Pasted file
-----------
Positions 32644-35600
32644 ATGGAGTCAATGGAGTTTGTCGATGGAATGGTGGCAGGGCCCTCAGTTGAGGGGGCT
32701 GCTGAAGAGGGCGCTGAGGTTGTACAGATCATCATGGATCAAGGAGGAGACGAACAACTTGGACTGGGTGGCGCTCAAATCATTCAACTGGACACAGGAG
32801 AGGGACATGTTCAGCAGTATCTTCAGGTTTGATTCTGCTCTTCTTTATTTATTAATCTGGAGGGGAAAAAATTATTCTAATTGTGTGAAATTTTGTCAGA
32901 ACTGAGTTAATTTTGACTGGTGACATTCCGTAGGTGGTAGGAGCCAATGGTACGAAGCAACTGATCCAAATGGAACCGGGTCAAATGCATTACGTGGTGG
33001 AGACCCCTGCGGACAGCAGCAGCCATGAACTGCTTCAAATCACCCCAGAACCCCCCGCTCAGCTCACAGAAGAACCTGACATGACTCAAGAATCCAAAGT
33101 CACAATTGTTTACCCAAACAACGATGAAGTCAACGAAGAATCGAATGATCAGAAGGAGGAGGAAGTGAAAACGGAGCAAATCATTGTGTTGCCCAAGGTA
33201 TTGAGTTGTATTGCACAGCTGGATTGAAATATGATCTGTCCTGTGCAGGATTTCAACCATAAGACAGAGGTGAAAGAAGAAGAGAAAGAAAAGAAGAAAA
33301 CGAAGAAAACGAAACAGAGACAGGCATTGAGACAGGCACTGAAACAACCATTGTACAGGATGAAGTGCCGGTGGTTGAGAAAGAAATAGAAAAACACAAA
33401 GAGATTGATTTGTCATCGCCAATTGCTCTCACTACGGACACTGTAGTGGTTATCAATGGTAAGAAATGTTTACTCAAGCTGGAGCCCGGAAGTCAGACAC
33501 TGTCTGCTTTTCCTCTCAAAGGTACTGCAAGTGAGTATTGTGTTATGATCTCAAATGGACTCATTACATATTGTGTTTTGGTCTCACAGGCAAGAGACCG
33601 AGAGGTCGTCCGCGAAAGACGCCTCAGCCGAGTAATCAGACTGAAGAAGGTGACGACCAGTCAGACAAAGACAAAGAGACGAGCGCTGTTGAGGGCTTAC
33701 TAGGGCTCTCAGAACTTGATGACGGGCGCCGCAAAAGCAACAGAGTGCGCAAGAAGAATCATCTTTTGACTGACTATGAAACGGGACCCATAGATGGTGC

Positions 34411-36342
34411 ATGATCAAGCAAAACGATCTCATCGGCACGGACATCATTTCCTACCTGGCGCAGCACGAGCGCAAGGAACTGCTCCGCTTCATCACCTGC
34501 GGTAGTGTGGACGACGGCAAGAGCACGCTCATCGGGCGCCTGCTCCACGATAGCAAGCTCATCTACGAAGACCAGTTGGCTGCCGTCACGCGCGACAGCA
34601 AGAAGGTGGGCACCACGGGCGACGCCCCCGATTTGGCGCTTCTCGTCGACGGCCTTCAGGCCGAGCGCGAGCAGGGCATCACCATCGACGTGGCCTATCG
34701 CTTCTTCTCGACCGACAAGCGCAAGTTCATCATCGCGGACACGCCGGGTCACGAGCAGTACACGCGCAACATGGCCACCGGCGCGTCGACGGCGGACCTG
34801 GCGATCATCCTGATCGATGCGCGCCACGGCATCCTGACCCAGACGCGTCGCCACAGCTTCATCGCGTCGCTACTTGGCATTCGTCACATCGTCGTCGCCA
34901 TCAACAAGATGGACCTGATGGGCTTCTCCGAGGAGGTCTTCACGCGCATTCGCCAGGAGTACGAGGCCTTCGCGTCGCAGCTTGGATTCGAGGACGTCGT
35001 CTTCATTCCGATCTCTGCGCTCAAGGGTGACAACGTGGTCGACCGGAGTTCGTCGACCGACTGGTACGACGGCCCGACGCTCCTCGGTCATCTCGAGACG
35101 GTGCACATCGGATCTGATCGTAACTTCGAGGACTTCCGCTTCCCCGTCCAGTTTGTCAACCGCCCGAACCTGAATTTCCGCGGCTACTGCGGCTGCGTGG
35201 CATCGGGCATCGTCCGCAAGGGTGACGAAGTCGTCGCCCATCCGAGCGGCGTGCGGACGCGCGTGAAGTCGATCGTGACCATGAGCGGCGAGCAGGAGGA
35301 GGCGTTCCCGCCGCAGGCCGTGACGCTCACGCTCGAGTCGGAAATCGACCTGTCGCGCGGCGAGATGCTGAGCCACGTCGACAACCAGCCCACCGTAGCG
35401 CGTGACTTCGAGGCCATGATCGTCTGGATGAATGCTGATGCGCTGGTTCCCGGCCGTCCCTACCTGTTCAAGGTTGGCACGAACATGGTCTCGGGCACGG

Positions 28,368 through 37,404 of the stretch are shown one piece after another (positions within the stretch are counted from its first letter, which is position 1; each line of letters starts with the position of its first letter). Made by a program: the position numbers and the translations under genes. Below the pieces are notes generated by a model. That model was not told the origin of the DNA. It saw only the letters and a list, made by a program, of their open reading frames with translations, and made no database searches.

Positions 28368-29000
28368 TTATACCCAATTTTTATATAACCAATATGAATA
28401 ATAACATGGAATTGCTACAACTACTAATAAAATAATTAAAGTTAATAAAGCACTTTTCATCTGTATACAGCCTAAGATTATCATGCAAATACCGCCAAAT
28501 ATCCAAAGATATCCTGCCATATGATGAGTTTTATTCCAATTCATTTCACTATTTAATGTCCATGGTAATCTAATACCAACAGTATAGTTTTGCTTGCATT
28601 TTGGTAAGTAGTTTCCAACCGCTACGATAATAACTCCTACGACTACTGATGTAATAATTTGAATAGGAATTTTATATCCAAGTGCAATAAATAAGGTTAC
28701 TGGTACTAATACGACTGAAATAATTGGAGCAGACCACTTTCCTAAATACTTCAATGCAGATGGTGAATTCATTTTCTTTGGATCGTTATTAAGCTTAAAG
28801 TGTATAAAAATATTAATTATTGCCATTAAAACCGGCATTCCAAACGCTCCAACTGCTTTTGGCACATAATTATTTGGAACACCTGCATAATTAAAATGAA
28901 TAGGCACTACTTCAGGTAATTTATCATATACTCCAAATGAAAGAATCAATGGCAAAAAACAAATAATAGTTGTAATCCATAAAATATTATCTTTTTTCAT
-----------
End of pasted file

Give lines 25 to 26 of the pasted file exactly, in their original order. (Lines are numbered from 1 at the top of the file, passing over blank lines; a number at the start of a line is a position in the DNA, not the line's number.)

35401 CGTGACTTCGAGGCCATGATCGTCTGGATGAATGCTGATGCGCTGGTTCCCGGCCGTCCCTACCTGTTCAAGGTTGGCACGAACATGGTCTCGGGCACGG

Positions 28,368 through 37,404 of the stretch are shown one piece after another (positions within the stretch are counted from its first letter, which is position 1; each line of letters starts with the position of its first letter). Made by a program: the position numbers and the translations under genes. Below the pieces are notes generated by a model. That model was not told the origin of the DNA. It saw only the letters and a list, made by a program, of their open reading frames with translations, and made no database searches.